This scene is from the first chapter. Katya's Uncle went cap in hand to the British Consultate and managed to persuade the good Lieutenant to take Katya, overland, to Gilgit in northern India, in order to get her to safety before the Soviet tanks move in to crush General Ma's rebellion.
The peacock called out again and the rising breeze brought with it, the flat, salty tang of the desert. The dripping, dying fountain was a forlorn whisper in the courtyard. Uncle Sergei poured out more wine and Katya was uncomfortable under their guest’s stare. She was relieved when Anasa brought in the lamb. The room was full of noise again. Her uncle made a big thing of carving the lamb while her aunt passed around the bowls of rice and vegetables. For a while there was no sound except for the chink of silverware on china and the distant wailing of a singer from somewhere in the dusty maze of the Muslim Quarter, night was settling on Kashgar. The lamb was rich with spices and Katya resolved to beg Anasa for the recipe before she left. She wanted something to take away with her that would remind her of all that had been good about this adventure.
Dessert was a plate piled high with the produce of the market place, wedges of sweet melon, peaches and cherries. The conversation drifted from tennis, to orchards and the bazaar. Uncle Sergei brought the vodka out. Katya watched their guest carefully. In the few weeks she’d been in Kashgar, she’d seen a few dinner guests felled by her Uncle’s vodka and his endless toasts. The Lieutenant would have to be made of strong stuff to walk out of the house unaided after an evening with Uncle Sergei and his vodka.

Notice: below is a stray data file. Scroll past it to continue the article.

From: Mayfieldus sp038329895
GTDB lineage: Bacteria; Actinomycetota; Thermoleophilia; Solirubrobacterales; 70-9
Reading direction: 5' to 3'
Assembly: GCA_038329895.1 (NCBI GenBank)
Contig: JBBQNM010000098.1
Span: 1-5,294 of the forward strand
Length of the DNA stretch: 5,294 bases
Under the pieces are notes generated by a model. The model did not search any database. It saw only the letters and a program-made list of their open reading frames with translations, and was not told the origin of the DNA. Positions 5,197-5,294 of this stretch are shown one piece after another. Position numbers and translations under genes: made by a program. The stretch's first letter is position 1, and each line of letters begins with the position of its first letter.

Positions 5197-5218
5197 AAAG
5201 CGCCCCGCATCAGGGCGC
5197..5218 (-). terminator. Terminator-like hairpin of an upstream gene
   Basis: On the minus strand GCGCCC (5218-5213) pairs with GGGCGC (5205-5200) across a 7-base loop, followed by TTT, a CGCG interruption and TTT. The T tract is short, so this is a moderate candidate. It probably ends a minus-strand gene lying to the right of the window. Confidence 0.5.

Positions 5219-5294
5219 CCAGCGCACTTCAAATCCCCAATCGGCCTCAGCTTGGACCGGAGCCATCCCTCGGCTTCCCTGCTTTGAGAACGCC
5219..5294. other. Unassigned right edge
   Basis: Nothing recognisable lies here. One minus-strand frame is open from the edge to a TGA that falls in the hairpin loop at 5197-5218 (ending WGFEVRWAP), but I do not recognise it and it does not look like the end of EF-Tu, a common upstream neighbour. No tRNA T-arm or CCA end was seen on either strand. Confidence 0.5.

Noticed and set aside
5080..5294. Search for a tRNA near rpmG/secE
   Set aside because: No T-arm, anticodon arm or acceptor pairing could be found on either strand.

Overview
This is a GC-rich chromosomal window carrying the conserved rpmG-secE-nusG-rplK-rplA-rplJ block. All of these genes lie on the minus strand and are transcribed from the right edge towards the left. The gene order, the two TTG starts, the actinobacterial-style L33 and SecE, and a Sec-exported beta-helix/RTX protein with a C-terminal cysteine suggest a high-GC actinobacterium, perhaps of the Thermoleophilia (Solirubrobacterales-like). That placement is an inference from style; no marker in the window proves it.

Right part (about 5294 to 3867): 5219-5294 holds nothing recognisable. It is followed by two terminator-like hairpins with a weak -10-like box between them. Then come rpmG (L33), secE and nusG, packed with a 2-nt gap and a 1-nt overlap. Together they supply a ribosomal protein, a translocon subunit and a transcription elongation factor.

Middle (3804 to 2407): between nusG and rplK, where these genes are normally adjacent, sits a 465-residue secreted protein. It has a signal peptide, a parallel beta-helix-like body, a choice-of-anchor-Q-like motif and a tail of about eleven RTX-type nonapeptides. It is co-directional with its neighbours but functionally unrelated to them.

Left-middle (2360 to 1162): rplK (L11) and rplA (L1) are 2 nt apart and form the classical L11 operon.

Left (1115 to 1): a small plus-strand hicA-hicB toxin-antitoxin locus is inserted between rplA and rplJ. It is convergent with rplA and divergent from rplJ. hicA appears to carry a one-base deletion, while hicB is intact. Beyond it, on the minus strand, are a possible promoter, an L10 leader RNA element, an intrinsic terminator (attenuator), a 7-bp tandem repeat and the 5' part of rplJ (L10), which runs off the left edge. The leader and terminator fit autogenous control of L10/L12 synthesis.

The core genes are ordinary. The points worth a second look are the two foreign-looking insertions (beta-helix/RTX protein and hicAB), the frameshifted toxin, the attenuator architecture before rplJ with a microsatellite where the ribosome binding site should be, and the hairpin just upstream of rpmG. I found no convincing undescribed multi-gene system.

He downed the first two shots with ease. Katya decided that this, alone, was impressive because most people’s eyes watered after the first, firey shot.
Katya helped herself to a few cherries and watched the toasts and the shots progress. Uncle Sergei’s eyes were narrow, tired slits by the seventh. Aunt Tanya’s fingers drummed on the lace tablecloth, a whispering, impatient tattoo as she waited for the inevitable conclusion. The Lieutenant finished the eighth shot after a toast to the peacock who still called out in the sullen, sleepy warmth of the evening. His brown eyes were still clear and his Russian fluent.
“To my niece, Yekaterina.” Her Uncle’s words were beginning to slide together. “A brave, beautiful and wonderful girl.” He slammed the empty glass onto the table and grinned. “A safe journey home, my dear.”
“I’ll drink to that.” The Lieutenant winked at her and drained his glass.
Katya blushed and arranged the cherry pits into a circle on her plate. She murmured her thanks and stared at the gnawed melon rinds.
Uncle Sergei poured the ninth with an unsteady hand.
“To a wonderful evening,” The Lieutenant said. “In the best company I’ve enjoyed for a long time.”
“Hear, hear.” Her uncle finished the shot in one gulp and slid inelegantly to the floor.“Katya, darling,” Her Aunt sighed. “You had better ask Asana to fetch Tughluk.